(1)chd:E (X)π Maps(X,E)π Maps(X,L )π Maps(X,E )E 𝔼 (X)H (X,π (E) ). chd \;\colon\; E^\bullet(X) \;\simeq\; \pi_{-\bullet}Maps(X,E) \overset{ \pi_{-\bullet}Maps(X,L_{\mathbb{R}}) }{\longrightarrow} \pi_{-\bullet}Maps(X,E_{\mathbb{R}}) \;\simeq\; E^\bullet_{\mathbb{E}}(X) \;\simeq\; H^\bullet(X, \pi_{\bullet}(E)\otimes_{\mathbb{Z}}\mathbb{R}) \,.

The very last equivalence in (1) is due to Dold 56, Cor. 4 (reviewed in detail in Rudyak 98, II.3.17, see also Gross 19, Def. 2.5).

One place where this neat state of affairs (1) is made fully explicit is Lind-Sati-Westerland 16, Def. 2.1. Many other references leave this statement somewhat in between the lines (e.g. Buchstaber 70, Upmeier 14) and, in addition, often without reference to Dold (e.g. Hopkins-Singer 02, Sec. 4.8, Bunke 12, Def. 4.45, Bunke-Gepner 13, Def. 2.1, Bunke-Nikolaus 14, p. 17).

Beware that some authors say Chern-Dold character for the full map in (1) (e.g. Buchstaber 70, Upmeier 14, Lind-Sati-Westerland 16, Def. 2.1), while other authors mean by this only that last equivalence in (1) (e.g. Rudyak 98, II.3.17, Gross 19, Def. 2.5).

Examples of Chern-Dold characters:

For cohesive stable homotopy types

More generally, for E^\hat E a stable homotopy type in a cohesive (∞,1)-topos, then the underlying bare homotopy type is EΠ(E^)E \coloneqq \Pi(\hat E) and the corresponding Chern character is

chΠθ E^:EΠ(E^)Π dRE^. ch \coloneqq \Pi \theta_{\hat E} \;\colon\; E \simeq \Pi(\hat E) \longrightarrow \Pi \flat_{dR} \hat E \,.

For more on this see at differential cohomology diagram.

In terms of cyclic homology

Generalizing in another direction, generalized Chern characters are given by passage to derived loop spaces and their cyclic homology or, more generally, topological cyclic homology (Toen-Vezzosi 08, Hoyois-Scherotzke-Sibilla 15).

Properties

Push-forward and Grothendieck-Riemann-Roch theorem

The behaviour of the Chern-character under fiber integration in generalized cohomology along proper maps is described by the Grothendieck-Riemann-Roch theorem.

Compatibility with the Adams operations

The Adams operations ψ k\psi^k on complex topological K-theory are compatible with the Chern character map to rational cohomology in that the effect of ψ k\psi^k on the Chern character image in degree 2r2r is multiplication by k rk^r:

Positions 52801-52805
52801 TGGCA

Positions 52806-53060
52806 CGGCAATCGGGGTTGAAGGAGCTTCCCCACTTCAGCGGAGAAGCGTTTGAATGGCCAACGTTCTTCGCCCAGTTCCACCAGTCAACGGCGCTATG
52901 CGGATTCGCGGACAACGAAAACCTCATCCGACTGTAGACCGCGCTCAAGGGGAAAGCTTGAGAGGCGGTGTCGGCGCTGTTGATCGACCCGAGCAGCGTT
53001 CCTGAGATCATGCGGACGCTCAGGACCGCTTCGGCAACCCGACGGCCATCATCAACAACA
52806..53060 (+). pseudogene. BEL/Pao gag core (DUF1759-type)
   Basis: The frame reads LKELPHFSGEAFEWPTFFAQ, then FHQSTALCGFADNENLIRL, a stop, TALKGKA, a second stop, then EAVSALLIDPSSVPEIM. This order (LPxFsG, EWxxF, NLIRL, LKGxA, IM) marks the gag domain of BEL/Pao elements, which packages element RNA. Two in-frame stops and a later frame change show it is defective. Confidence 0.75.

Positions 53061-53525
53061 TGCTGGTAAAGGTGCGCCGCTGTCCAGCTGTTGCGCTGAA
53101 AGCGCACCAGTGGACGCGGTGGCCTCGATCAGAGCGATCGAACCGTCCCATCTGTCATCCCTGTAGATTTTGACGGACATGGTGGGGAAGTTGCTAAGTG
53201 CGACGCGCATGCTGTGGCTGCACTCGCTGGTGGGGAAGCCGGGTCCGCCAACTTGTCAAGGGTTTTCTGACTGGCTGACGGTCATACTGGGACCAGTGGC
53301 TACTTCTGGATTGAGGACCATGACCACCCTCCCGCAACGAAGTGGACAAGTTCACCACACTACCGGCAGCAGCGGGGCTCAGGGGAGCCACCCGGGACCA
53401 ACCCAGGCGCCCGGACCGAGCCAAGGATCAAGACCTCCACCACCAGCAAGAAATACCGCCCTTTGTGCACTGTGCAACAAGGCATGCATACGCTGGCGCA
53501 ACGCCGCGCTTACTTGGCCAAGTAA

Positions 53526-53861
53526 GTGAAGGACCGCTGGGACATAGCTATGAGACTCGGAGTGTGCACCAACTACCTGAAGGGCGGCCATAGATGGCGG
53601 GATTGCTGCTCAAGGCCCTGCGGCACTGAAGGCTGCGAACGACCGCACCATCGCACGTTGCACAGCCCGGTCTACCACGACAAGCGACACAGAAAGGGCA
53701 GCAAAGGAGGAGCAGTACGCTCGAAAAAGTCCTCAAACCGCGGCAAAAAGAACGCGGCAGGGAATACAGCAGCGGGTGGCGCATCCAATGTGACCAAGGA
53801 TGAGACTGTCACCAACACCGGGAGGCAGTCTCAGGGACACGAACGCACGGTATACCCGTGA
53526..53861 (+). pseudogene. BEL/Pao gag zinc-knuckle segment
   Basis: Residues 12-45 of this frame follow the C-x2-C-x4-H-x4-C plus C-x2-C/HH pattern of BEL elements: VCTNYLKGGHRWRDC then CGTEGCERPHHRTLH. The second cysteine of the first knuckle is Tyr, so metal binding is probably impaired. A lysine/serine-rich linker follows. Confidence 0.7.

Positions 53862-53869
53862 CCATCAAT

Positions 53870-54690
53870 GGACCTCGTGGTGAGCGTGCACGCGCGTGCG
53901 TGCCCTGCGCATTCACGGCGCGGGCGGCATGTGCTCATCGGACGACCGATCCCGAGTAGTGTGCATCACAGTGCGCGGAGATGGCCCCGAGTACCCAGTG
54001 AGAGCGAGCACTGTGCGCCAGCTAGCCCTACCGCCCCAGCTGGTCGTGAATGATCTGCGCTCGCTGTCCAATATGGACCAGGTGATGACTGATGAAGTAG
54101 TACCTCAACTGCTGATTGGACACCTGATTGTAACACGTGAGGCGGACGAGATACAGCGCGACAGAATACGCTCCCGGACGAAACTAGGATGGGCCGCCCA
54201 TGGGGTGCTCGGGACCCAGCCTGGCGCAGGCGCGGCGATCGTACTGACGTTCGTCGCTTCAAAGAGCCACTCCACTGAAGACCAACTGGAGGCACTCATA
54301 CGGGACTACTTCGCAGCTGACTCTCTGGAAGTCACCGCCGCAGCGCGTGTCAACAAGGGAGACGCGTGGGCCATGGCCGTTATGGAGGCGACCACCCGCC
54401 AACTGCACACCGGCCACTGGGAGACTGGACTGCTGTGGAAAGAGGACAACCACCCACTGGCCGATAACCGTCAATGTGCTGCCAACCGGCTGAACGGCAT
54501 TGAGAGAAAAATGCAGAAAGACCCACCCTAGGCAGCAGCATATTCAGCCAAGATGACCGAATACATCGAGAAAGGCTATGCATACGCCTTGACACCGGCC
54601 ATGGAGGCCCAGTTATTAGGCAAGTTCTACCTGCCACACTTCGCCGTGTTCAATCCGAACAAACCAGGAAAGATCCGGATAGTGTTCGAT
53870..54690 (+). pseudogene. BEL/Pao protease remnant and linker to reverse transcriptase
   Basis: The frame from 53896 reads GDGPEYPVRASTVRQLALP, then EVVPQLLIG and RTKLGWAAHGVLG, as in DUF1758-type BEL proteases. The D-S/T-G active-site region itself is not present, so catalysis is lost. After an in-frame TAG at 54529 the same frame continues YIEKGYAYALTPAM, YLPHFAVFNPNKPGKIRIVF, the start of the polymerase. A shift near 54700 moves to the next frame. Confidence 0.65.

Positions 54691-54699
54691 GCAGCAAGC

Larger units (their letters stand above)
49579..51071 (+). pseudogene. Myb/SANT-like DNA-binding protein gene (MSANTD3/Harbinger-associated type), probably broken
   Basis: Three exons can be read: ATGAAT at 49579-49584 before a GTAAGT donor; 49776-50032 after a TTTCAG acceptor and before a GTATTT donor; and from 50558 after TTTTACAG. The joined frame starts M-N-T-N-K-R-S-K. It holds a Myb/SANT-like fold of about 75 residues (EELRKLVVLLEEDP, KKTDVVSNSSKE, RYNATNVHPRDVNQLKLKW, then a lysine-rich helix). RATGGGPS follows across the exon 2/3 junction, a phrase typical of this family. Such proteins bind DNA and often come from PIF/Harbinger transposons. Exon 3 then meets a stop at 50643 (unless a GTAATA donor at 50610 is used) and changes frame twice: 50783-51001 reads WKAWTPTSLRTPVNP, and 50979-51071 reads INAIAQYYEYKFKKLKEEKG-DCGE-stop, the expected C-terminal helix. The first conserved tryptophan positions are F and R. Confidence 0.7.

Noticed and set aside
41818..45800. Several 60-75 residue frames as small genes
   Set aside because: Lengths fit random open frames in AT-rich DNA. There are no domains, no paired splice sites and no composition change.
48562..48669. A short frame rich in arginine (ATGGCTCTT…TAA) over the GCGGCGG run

Definition

(Adams-like operations on rational cohomology)

For XX a topological space, with rational cohomology in even degrees denoted

H ev(X;):rH 2r(X;) H^{ev}(X;\, \mathbb{Q}) \;\colon\; \underset{r \in \mathbb{N}}{\prod} H^{2 r}(X;\, \mathbb{Q})

define graded linear maps

ψ H k:H ev(X)H ev(X) \psi^k_{H} \;\colon\; H^{ev}(X) \longrightarrow H^{ev}(X)

for kk \in \mathbb{N} by taking their restriction to degree 2r2r to act by multiplication with k rk^r:

H 2r(X;) ψ H k H 2r(X;) α 2k k rα. \array{ H^{2r}(X;\mathbb{Q}) &\overset{\;\;\;\psi^k_H\;\;\;}{\longrightarrow}& H^{2r}(X;\mathbb{Q}) \\ \alpha_{2k} &\mapsto& k^{r} \cdot \alpha \,. }
Proposition

(Adams operations compatible with the Chern character)

For XX a topological space with a finite CW-complex-mathematical structure, the Chern character chch on the complex topological K-theory of XX intertwines the Adams operations ψ n\psi^n on K-theory with the Adams-like operations ψ H n\psi^n_H on rational cohomology from Def. , for k1k \geq 1, in that the following diagram commutes:

K(X) ch H ev(X;) ψ k ψ H k K(X) ch H ev(X;), \array{ K(X) &\overset{\;\;\;ch\;\;\;}{\longrightarrow}& H^{ev}(X;\,\mathbb{Q}) \\ {}^{ \mathllap{ \psi^k } } \big\downarrow && \big\downarrow {}^{ \mathrlap{ \psi^k_H } } \\ K(X) &\underset{\;\;\;ch\;\;\;}{\longrightarrow}& H^{ev}(X;\,\mathbb{Q}) \,, }
Proof

Use the exponentional-formula for the Chern character with the splitting principle.

Detailed review is Maakestad 06, Thm. 4.9

References

Chern character on K-theory

Original Discussion of the Chern character on complex topological K-theory:

Further discussion

Discussion of the equivariant Chern character in equivariant K-theory:

  • German Stefanich, Chern Character in Twisted and Equivariant K-Theory (pdf)

Chern-Dold character on generalized cohomology

The identification of rational generalized cohomology as ordinary cohomology with coefficients in the rationalized stable homotopy groups is due to

  • Albrecht Dold, Relations between ordinary and extraordinary homology, Matematika, 9:2 (1965), 8–14; Colloq. algebr. Topology, Aarhus Universitet, 1962, 2–9 (mathnet:mat350), reprinted in: J. Adams & G. Shepherd (Authors), Algebraic Topology: A Student’s Guide (London Mathematical Society Lecture Note Series, pp. 166-177). Cambridge: Cambridge University Press 1972 (doi:10.1017/CBO9780511662584.015)

reviewed in

The combination of Dold 56 to the Chern-Dold character on generalized (Eilenberg-Steenrod) cohomology theory is due (for complex cobordism cohomology) to

Review in

That the Chern-Dold character reduces to the original Chern character on K-theory is

That the Chern-Dold character is given by rationalization of representing spectra is made fully explicit in

This rationalization construction appears also (without attribution to #Hilton 71 or Buchstaber 70 or Dold 56) in the following articles (all in the context of differential cohomology):

More on the Chern-Dold character on complex cobordism cohomology:

The observation putting this into the general context of differential cohomology diagrams (see there) of stable homotopy types in cohesion is due to

based on Bunke-Gepner 13.

Further generalization of the Chern-Dold character to non-abelian cohomology:

The equivariant Chern-Dold character in equivariant cohomology:

In derived algebraic geometry

Discussion of Chern characters in terms of free loop space objects in derived geometry:

which conjectures a construction that is fully developed in

See also

Last revised on November 29, 2020 at 15:48:30. See the history of this page for a list of all contributions to it.